Epson Label Printer LW-400
Of course early label printers were onto impressed metal and you stamped them out one at a time with a revolving wheel, yes I know even Dymo moved into the 21st century but this unit is more like a tiny computer as you are able to store designs, templates and it can even print barcodes all on adhesive tape strips.
It is 17x12x6cm and weights 456grams. Mine was a creamy white with black keyboard and a sort of lime green button on the side.
It can be run with six ‘AA’ batteries or the supplied AC adapter. Once you have inserted the batteries or attached the power adapter insert one of the two provided tape cartridges in the rear as per the illustrations in the large sheet of paper that is the User Guide. Getting this far is 50% of the sheet. I suspect that for some time you will keep the rest folded into a double sided A4 sheet as it covers changing fonts, altering font sizes, applying font styles, using symbols, barcodes, creating folded tab labels, printing vertically and much more.
I have used other such items but this is certainly the most comprehensive and while you can print a label instantly, to do all the things mentioned above will take practice and will probably involve reading this sheet several times.
According to the Epson website each label can be up to four lines, it is versatile with eight standard barcodes, fourteen fonts in five sizes, it has no less than 487 built in symbols, 87 borders in ten styles which include, bold, italic, outline and shadow. The tapes come in four different widths six,nine twelveand eighteen mm widths.
The two tapes supplied are black on yellow and black on white, but a range of others are available to be purchased.
The most likely things to be immediately labelled are plugs and switches. If you have four identical black plugs in a gang socket or surge strip you do not want to play Russian roulette by removing power from the PC when you meant to remove the printers plug. Likewise when you have a row of switches either for lights or other controls you need to know which is which and a simple short adhesive label by the switch or on the plug does this.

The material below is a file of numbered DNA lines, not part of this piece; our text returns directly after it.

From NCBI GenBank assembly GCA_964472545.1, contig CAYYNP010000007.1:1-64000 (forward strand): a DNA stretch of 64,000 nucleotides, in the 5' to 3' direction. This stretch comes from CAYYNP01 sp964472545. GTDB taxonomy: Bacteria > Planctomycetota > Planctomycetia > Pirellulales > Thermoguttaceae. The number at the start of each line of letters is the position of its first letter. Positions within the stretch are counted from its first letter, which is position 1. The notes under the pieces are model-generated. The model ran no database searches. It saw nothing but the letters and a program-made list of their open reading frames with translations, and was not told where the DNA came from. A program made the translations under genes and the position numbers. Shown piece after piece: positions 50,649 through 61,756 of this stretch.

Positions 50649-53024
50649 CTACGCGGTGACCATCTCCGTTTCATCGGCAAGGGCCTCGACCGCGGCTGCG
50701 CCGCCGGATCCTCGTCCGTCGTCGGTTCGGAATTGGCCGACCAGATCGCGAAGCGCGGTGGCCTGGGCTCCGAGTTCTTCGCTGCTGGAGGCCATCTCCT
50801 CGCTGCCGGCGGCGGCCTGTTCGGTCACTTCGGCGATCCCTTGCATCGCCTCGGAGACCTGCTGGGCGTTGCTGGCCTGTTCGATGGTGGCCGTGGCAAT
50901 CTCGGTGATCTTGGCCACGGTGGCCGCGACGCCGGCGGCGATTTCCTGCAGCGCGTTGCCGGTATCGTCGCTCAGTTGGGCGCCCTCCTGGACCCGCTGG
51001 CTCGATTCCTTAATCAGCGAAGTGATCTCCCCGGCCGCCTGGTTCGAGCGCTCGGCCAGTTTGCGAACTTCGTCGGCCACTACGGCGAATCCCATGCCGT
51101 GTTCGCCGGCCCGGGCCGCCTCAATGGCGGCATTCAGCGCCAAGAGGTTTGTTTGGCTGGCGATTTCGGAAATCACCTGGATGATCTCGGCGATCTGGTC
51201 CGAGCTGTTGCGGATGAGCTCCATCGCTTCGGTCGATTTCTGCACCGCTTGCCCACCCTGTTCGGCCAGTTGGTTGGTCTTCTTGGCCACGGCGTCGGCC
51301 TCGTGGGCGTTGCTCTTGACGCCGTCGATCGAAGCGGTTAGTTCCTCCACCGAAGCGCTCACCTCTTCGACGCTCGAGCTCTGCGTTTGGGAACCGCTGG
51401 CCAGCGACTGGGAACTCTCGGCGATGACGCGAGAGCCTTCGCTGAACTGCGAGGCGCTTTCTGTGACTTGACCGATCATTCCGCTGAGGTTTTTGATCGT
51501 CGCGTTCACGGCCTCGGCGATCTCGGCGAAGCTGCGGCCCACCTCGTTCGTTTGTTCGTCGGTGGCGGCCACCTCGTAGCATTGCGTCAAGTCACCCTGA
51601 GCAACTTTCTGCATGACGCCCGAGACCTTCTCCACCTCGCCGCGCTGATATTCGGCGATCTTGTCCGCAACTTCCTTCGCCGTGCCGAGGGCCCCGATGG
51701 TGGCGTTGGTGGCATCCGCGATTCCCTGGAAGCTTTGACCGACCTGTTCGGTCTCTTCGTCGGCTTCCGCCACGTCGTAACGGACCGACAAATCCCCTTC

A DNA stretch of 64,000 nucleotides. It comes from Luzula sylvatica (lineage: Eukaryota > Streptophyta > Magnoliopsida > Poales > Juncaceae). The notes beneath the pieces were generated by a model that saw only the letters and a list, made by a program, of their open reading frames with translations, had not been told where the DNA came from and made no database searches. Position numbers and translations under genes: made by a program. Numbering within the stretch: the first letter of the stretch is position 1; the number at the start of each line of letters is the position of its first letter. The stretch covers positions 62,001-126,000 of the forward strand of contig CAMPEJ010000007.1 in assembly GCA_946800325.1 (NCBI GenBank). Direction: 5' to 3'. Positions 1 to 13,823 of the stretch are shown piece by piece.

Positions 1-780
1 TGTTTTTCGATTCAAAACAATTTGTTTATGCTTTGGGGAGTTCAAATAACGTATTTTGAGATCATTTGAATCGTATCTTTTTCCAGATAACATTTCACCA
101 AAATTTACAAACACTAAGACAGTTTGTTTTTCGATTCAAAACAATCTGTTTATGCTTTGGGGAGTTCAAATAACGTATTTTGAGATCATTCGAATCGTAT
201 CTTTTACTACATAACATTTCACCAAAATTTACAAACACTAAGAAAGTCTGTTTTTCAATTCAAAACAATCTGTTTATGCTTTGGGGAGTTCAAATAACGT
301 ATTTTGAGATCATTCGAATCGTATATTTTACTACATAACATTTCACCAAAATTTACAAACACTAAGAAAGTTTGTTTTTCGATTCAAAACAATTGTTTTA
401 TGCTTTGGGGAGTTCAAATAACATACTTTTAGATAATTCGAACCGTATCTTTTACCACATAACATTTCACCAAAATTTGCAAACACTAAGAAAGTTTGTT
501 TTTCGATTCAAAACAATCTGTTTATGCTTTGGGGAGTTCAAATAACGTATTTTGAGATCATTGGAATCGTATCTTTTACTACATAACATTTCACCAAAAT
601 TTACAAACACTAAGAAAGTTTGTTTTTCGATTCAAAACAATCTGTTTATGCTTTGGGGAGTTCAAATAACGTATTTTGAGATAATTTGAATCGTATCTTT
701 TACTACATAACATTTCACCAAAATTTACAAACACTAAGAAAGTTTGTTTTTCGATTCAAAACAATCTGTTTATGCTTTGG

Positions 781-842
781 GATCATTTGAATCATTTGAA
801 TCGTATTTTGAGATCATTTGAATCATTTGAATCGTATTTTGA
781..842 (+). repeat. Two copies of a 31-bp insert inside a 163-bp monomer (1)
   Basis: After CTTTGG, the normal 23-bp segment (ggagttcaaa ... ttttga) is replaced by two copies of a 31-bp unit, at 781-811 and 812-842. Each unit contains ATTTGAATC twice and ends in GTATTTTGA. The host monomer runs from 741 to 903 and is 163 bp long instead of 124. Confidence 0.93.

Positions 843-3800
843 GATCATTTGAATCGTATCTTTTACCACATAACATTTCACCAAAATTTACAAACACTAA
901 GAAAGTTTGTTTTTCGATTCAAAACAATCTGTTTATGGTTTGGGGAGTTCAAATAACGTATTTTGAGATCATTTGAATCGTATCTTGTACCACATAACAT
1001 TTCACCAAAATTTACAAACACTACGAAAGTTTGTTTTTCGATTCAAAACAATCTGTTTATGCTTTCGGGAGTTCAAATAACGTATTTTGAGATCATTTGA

I found printing in whatever size or style was straightforward – providing I had the folded User Guide to hand – and the print clear and easy to read. The tape needs to slightly squeezed to reveal the split in the back covering so it can be pealed off and then during my review period anything I labelled stayed labelled without problem.
The unit has a 4.5x2.2cm display and to the left of it is on/off button and to the right of it the print button on the right side beside this is the green label cut button once it is printed. These are obvious however the next two lines of four and six symbols are less immediately obvious and the ubiquitous five position joystick in the middle together with five of the buttons having dual jobs means RTFM. The next four lines are all alpha numeric and fairly obvious then finally six more symbols in a curved bottom line remind you to RTFM once more.
Certainly – for me anyway – a learning curve but once learnt a label can be produced in seconds and not just a basic ‘Printer’ or ‘PC’ but labels that can convey results by symbols and barcodes and remember all in its own memory.
The Epson Labelworks LW-400 is available from the first link below for £82.51 with free delivery.
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